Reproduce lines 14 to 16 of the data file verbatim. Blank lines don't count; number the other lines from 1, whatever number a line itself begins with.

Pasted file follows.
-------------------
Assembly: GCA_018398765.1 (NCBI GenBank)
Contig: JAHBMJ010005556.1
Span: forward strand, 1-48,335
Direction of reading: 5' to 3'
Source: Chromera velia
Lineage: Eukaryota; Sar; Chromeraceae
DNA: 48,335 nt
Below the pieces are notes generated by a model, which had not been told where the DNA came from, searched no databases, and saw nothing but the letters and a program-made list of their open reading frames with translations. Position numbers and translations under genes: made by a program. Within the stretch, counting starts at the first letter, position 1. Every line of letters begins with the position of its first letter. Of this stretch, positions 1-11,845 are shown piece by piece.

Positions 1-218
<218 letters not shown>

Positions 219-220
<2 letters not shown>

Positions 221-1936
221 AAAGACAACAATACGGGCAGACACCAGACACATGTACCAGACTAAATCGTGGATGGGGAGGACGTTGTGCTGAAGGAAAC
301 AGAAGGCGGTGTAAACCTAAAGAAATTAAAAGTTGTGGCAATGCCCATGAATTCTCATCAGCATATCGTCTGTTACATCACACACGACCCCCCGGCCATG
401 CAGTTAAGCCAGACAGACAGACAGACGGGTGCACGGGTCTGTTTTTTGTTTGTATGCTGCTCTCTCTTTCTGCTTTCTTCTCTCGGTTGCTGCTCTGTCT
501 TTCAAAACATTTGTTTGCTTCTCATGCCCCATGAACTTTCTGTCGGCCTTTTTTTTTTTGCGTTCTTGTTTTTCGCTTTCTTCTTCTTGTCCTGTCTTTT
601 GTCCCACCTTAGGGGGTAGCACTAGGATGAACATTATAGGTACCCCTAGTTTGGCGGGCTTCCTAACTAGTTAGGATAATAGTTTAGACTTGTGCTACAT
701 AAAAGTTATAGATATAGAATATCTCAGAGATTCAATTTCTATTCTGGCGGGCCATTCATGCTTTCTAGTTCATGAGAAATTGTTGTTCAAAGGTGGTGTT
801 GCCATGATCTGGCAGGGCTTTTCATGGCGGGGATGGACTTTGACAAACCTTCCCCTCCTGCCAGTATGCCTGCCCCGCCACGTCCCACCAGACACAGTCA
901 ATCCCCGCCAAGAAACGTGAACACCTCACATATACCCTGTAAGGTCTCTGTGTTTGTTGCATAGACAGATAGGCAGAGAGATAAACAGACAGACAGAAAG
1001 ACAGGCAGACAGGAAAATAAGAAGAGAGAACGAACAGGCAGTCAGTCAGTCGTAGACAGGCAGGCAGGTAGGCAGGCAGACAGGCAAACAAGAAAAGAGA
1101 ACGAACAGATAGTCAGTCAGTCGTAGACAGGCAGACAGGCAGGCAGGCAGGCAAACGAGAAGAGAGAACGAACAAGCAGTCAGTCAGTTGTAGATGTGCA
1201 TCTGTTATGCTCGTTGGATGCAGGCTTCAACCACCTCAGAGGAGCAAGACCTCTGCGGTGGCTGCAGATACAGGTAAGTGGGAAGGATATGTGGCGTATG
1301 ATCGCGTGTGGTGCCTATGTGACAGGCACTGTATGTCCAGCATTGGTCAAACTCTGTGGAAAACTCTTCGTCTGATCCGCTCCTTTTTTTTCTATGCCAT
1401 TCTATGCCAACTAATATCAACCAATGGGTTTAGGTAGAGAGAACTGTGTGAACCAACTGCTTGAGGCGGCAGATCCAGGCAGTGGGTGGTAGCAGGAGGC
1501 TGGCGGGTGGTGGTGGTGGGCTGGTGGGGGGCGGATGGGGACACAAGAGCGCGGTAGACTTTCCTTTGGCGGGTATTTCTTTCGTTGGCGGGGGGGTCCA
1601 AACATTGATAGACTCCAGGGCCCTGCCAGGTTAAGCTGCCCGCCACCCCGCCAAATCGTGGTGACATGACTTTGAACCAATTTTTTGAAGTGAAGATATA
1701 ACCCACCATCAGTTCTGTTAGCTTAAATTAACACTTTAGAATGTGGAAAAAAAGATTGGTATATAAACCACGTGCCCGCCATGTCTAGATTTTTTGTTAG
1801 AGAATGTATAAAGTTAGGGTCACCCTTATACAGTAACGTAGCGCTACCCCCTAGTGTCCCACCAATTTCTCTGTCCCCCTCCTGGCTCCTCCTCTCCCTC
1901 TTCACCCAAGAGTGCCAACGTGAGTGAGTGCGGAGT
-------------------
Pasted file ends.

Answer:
221 AAAGACAACAATACGGGCAGACACCAGACACATGTACCAGACTAAATCGTGGATGGGGAGGACGTTGTGCTGAAGGAAAC
301 AGAAGGCGGTGTAAACCTAAAGAAATTAAAAGTTGTGGCAATGCCCATGAATTCTCATCAGCATATCGTCTGTTACATCACACACGACCCCCCGGCCATG
401 CAGTTAAGCCAGACAGACAGACAGACGGGTGCACGGGTCTGTTTTTTGTTTGTATGCTGCTCTCTCTTTCTGCTTTCTTCTCTCGGTTGCTGCTCTGTCT